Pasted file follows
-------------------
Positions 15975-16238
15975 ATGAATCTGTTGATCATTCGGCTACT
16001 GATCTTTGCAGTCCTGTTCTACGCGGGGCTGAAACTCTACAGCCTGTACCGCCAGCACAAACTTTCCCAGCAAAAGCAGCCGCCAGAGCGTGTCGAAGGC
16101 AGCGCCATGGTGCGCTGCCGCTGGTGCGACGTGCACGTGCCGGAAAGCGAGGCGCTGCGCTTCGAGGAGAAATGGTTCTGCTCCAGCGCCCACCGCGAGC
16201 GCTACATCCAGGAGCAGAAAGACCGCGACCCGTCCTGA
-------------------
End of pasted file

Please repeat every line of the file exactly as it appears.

Positions 15975-16238
15975 ATGAATCTGTTGATCATTCGGCTACT
16001 GATCTTTGCAGTCCTGTTCTACGCGGGGCTGAAACTCTACAGCCTGTACCGCCAGCACAAACTTTCCCAGCAAAAGCAGCCGCCAGAGCGTGTCGAAGGC
16101 AGCGCCATGGTGCGCTGCCGCTGGTGCGACGTGCACGTGCCGGAAAGCGAGGCGCTGCGCTTCGAGGAGAAATGGTTCTGCTCCAGCGCCCACCGCGAGC
16201 GCTACATCCAGGAGCAGAAAGACCGCGACCCGTCCTGA